Yash Sutariya

After earning a finance degree at the University of Michigan in Ann Arbor, Yash Sutariya joined Southfield-based Stout Risius Ross as a consultant in the valuation department before transferring to bankruptcy and turnaround management.

Yash Sutariya

President and owner

Saturn Flex Systems Inc., Plymouth 

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After earning a finance degree at the University of Michigan in Ann Arbor, Yash Sutariya joined Southfield-based Stout Risius Ross as a consultant in the valuation department before transferring to bankruptcy and turnaround management. “Little did I know those skills would come in handy,” he says, explaining that his family-owned company, Saturn Electronics, saw its revenue plummet from $22 million in 2000 to $12 million in 2002. After joining Saturn Electronics as a vice president in the midst of its revenue drop, Sutariya relied on his training to find untapped niches in the design and production of printed circuit boards for the automotive, aerospace, medical, and manufacturing sectors. In 2011, he acquired a related company, Saturn Flex Systems Inc. in Plymouth.

How did you stop the losses at Saturn and reverse course?

There was a three-week period before the holidays (in 2001) when we lost two accounts that made up $9 million in combined revenue. We made the mistake of putting all of our eggs in one basket. We were entirely automotive, and we produced a product in vast quantities that had low to medium technology, meaning it was fairly easy to produce. So most of the business went to China. The printed circuit board market was a $12 billion industry in North America in 2000, and it dropped to $4 billion in 2002. The first thing you do in a turnaround situation is to stabilize the business, and the second thing you do is look for growth opportunities.

Where did the newgrowth come from?
We were like Chevy Chase shooting down the hill in that saucer he sprayed silicone on in the movie Christmas Vacation. You’re just trying to hold on, and you don’t exactly know where things will stop. Once we got things stabilized, we sought out orders that had a lot of technological needs that could be produced in lower volumes. We took the supermarket approach — we were too big in one sector, so we became a master of multiple niches. Now, no one industry accounts for more than 20 percent of (annual) revenue, and no one company accounts for more than 10 percent (of annual revenue). Today we’re in aerospace/defense, industrial controls, commercial electronics, LED lighting, and several other industries. Our clients include the Big Three automakers, Lockheed Martin, Rockwell Corp., Cooper Lighting, Ultra Electronics, and many others. We steadily were able to grow the business so that last year we had $39.9 million in revenue. We now have more than 300 clients, whereas in 2000 we had three clients that accounted for 75 percent of our sales.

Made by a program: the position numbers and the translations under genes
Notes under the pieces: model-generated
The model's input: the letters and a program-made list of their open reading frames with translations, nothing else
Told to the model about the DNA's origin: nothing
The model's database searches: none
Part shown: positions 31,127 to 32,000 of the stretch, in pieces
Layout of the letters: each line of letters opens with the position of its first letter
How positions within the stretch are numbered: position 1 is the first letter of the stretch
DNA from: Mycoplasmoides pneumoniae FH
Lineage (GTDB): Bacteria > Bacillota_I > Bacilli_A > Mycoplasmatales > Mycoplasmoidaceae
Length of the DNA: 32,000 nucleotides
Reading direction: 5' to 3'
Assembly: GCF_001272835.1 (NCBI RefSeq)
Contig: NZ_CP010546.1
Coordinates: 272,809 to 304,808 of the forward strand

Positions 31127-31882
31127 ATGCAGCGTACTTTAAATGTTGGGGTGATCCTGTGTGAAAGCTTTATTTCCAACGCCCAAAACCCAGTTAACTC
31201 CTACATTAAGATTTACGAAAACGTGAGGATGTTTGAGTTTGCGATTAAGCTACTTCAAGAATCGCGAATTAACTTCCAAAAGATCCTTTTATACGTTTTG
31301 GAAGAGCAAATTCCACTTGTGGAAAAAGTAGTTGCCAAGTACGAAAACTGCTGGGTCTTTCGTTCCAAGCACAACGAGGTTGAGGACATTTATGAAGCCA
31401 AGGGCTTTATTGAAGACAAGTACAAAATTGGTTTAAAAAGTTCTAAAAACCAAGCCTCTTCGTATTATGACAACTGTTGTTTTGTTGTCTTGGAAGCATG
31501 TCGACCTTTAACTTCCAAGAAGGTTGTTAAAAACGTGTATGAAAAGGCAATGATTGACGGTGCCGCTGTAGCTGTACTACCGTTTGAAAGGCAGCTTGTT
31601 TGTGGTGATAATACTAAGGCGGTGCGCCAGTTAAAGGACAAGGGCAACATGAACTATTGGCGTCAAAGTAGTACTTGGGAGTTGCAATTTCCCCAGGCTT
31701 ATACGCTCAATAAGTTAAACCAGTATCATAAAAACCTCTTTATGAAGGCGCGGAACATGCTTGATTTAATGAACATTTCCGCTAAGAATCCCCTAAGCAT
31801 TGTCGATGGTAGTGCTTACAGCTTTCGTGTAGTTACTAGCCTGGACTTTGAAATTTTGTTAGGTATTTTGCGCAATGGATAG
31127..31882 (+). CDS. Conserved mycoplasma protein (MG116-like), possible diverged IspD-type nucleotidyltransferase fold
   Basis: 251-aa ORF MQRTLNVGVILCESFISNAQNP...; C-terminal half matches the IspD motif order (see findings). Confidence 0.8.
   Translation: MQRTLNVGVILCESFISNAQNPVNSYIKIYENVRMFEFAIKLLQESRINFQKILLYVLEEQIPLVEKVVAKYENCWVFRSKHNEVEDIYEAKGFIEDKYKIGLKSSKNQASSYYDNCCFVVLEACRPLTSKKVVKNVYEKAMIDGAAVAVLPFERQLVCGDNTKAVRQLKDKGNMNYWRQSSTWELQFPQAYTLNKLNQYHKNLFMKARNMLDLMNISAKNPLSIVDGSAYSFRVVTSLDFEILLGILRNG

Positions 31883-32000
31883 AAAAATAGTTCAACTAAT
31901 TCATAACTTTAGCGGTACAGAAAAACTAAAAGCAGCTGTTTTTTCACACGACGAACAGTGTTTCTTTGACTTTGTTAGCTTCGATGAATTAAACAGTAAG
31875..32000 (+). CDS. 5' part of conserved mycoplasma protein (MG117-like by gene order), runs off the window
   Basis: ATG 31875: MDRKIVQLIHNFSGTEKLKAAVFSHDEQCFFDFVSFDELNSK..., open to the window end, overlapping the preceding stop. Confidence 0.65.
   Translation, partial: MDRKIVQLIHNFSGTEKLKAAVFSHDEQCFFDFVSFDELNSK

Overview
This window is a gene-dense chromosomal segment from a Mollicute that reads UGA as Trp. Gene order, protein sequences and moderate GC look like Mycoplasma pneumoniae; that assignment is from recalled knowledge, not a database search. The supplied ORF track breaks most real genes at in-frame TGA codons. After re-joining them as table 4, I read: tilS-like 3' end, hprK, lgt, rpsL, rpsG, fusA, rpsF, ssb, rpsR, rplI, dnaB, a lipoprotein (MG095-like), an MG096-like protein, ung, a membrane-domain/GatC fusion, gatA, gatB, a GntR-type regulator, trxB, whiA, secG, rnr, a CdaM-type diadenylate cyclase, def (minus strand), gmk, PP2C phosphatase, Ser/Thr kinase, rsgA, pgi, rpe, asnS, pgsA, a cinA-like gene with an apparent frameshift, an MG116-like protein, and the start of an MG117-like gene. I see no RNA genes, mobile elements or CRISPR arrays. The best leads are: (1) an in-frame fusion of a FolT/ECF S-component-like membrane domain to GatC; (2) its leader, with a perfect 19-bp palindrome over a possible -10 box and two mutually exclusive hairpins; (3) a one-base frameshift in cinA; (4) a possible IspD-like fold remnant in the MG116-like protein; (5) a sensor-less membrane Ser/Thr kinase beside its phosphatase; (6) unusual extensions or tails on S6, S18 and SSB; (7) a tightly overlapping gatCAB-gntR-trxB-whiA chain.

What are your biggest challenges today?

Getting people to do things the way I would do them myself. I’m trying to duplicate myself with my team. Not to be arrogant, but I’m 37 years old and I am one of youngest people in the industry. People will do things the same way forever if you let them. But we want to initiate change in better managing production, quality, and customer service. We also want to expand our exports, which today account for 10 percent of our (annual) sales.

How do you market your offerings?

We market from lowest cost to highest return. So we distribute our knowledge base, rather than trying to spend all of our time searching for new clients. We host educational webinars, we do high-level speaking engagements at industry events, and we publish technical articles in trade publications. I was published five times last year in The PCB Magazine (Printer Circuit Boards) and SMT Magazine (Surface Mount Assembly). Once the articles come out, we post them on our website and tag them so we’re high up on Google searches. As a result, our sales reps spend 90 percent of their time servicing new and existing clients, and the other 10 percent of their time is spent on finding new leads.

How do you fold your recent acquisitions into the overall mix?

Two years ago I acquired Saturn Flex Systems Inc. in Plymouth (the company has its headquarters in Alpharetta, Ga., north of Atlanta), and I recently acquired Alpha Circuit Corp. in Elmhurst, Ill., which is outside of Chicago. I must be a glutton for punishment. If Saturn Electronics is the semitrailer, Saturn Flex is the Ferrari in the garage. Saturn Flex takes on projects no one else will, like building circuit boards in tiny modules that are used for human implantable devices. They were nearly out of business when I got them. So I do the same thing: stabilize the business and look for growth opportunities. Alpha will be another turnaround. They have no specialty; they were trying to compete in the general (circuit board) market. Our goal is to get them more specialized.